As published in Scotsman Guide's Residential Edition, December 2008.
Have you ever wandered into a real estate office and tried to get past the receptionist — aka, the gatekeeper — to find the Realtors who often need what you have to offer?
Once you’re finally inside those golden gates, what will you say to introduce yourself to the Realtors you came to see? Will you have rehearsed some standard one-liners? Or will you fumble for the right words to impress them?
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There are two problems here. First, you’re not made of the same ingredients as all other brokers. You’re you. You have your own personality and your own way of communicating with others using your own words and body language.
The second problem is that when you fumble for words, nothing good usually happens. It is as important to practice what you’ll say to a Realtor as it is for a football player to practice running through tacklers. Practicing and planning conversations will keep you from fumbling when you get into the real game.
You can transform your communication weaknesses into strengths by taking three steps:
1. Understand personality types: Find out who you are by taking a personality assessment. There are several out there from which to choose that will tell you a variety of qualities about yourself, such as:
Do you get your energy from the world around you? If so, you’re most likely extroverted.
Do you process things internally? This may mean you are an introvert.
Becoming familiar with personality types also will help you make some educated guesses about Realtors or prospective clients, which can help you understand how to approach them. It also can help you determine how to best work with people in your own office.
Familiarity with personality types helps you assess your dialogue with the other party during and after the conversation. Questions you can ask yourself include:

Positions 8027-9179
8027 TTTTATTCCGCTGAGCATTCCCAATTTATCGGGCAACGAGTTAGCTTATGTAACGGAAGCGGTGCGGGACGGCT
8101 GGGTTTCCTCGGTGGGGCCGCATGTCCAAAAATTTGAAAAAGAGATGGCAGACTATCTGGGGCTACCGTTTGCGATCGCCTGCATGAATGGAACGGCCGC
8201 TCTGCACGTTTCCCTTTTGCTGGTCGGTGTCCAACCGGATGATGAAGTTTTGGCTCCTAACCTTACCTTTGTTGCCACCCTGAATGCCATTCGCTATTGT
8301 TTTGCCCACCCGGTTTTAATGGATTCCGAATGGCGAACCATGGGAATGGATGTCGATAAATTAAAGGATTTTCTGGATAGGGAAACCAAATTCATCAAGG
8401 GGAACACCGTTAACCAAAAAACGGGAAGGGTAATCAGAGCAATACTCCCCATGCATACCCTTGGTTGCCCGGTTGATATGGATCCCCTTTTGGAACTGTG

How do they seem to be processing what you’re saying? Are they responding with high energy? Or are they more patient, thinking about how they want to respond?
Did you get your point across? If you and your prospects are talking at the same time, are you really communicating?
Is there a failure to communicate? Does it frustrate you if a client takes too long to answer a question?
Have you failed to communicate well with this type of person in the past?
Who gained the most from the conversation?
2. Interpret body language: In addition to learning about personality types and verbal-communication styles, you also should learn to recognize and interpret body language.
It requires practice not to rush into judgments. If you misread a prospective client’s body language, you can lose the account.
3. Prepare your conversations: Plan your conversation in advance. Develop open-ended questions and thought-provoking statements, and give yourself a point of retreat or negotiation.
No matter what your style is, write down your questions for quick reference, if needed. If you need to look at your notes during a conversation, just ask politely if the other party wouldn’t mind you going over some questions you wrote down. Getting permission is never a bad thing.
In addition, take advantage of continuing-education courses in the mortgage field. You should also take advantage of courses in interpersonal and business communications.
No matter what your role is in the mortgage industry, you’ll always need to speak to people. Practice, practice, practice and then practice a little more.
Robert Nolan has been in the mortgage industry for more than 15 years and has held a variety of positions before starting IvyStone Consulting Group in early 2007. IvyStone uses proven psychological assessments such as Myers-Briggs Type Indicators to help management find the right candidates who will fall within a company’s hiring profile for hiring loan officers.
Nolan can be reached at (770) 309-7199 or via e-mail at email@example.com.